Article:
Omar Ishrak, Medtronic's (NYSE: MDT) newly-appointed CEO, looks like he has his work cut out for him trying to get the medical-device maker growing again.

Medtronic announced its fourth fiscal quarter results and guidance for the fiscal year that started May 1. Neither was particularly encouraging.

Revenue in the fourth fiscal quarter was flat on a constant currency basis. Sales of defibrillators dropped 16% on the same basis, but that was somewhat expected. This time last year, Medtronic and St. Jude Medical (NYSE: STJ) were benefiting from Boston Scientific's (NYSE: BSX) recall of its defibrillators. Unfortunately, Medronic wasn't able to hold onto the business once its rival got its act together.

On the bottom line, minus charges for the layoffs and the like, Medtronic was able to raise earnings per share slightly -- but that was only because share buybacks lowered the share count. Adjusted net earnings actually fell 2%.

Adjusted earnings are expected to grow 6% to 9% in the 2012 fiscal year, but that's mostly on the back of cost cutting. Revenue guidance was a paltry 1% to 3%. Keep in mind though, the guidance is likely a little cautious. Better to guide low and allow the new CEO, who starts next month, to raise guidance, than make him miss guidance right out of the gate.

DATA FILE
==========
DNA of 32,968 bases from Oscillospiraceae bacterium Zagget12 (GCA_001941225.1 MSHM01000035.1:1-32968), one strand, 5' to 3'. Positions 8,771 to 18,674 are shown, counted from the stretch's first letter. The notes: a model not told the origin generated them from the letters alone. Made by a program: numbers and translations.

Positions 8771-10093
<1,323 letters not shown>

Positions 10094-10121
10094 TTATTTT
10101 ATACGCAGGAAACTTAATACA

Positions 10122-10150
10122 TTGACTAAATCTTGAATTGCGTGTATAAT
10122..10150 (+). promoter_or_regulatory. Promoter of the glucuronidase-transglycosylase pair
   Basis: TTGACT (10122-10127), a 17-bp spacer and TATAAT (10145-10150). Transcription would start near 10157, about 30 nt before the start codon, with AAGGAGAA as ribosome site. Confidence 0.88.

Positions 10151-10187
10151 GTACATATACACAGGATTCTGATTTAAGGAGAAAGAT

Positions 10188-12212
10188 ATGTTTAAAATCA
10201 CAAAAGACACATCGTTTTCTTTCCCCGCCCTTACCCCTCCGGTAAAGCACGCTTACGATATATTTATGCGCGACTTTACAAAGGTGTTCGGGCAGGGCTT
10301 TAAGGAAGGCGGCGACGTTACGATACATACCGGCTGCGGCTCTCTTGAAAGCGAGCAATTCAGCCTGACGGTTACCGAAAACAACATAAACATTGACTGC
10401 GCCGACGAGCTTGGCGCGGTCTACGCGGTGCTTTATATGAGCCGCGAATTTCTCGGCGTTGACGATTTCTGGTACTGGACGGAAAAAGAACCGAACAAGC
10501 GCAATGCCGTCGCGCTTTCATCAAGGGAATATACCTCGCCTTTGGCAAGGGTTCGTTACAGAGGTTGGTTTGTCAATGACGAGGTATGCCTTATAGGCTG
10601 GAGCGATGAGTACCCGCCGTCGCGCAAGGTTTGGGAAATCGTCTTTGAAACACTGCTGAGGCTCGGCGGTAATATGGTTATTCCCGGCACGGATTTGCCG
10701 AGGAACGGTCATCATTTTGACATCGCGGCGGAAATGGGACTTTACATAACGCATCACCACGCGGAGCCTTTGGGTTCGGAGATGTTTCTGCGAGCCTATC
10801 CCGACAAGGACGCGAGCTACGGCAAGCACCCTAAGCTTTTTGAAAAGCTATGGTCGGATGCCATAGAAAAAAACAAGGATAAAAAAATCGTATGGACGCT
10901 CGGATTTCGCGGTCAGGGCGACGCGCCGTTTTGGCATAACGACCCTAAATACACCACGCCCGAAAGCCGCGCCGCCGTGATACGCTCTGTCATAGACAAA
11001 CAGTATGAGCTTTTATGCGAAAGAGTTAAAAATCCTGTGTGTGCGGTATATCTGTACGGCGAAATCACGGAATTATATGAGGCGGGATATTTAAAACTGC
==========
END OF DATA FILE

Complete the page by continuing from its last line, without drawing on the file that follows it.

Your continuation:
The company pegs its growth to the growth of its overall market. Unfortunately there are only so many hearts and spines -- Medtronic's two largest units -- that need fixing. The company bought Ardian earlier this year for its revolutionary catheter system that treats high blood pressure by deactivating nerves around the kidneys. I like the expansion into new markets; its smaller units -- diabetes treatments, surgical technology, and neuromodulation devices -- all increased sales in the last fiscal year. Unfortunately, the growth in the smaller units is swamped out by the larger units.

Investors looking for a growth company in the devices realm should look at Intuitive Surgical (Nasdaq: ISRG) or Volcano (Nasdaq: VOLC). You're not going to get it from Medtronic, new CEO or not.

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Fool contributor Brian Orelli holds no position in any company mentioned. Click here to see his holdings and a short bio. The Motley Fool owns shares of Medtronic. Motley Fool newsletter services have recommended buying shares of Intuitive Surgical and Volcano. Try any of our Foolish newsletter services free for 30 days. We Fools may not all hold the same opinions, but we all believe that considering a diverse range of insights makes us better investors. The Motley Fool has a disclosure policy.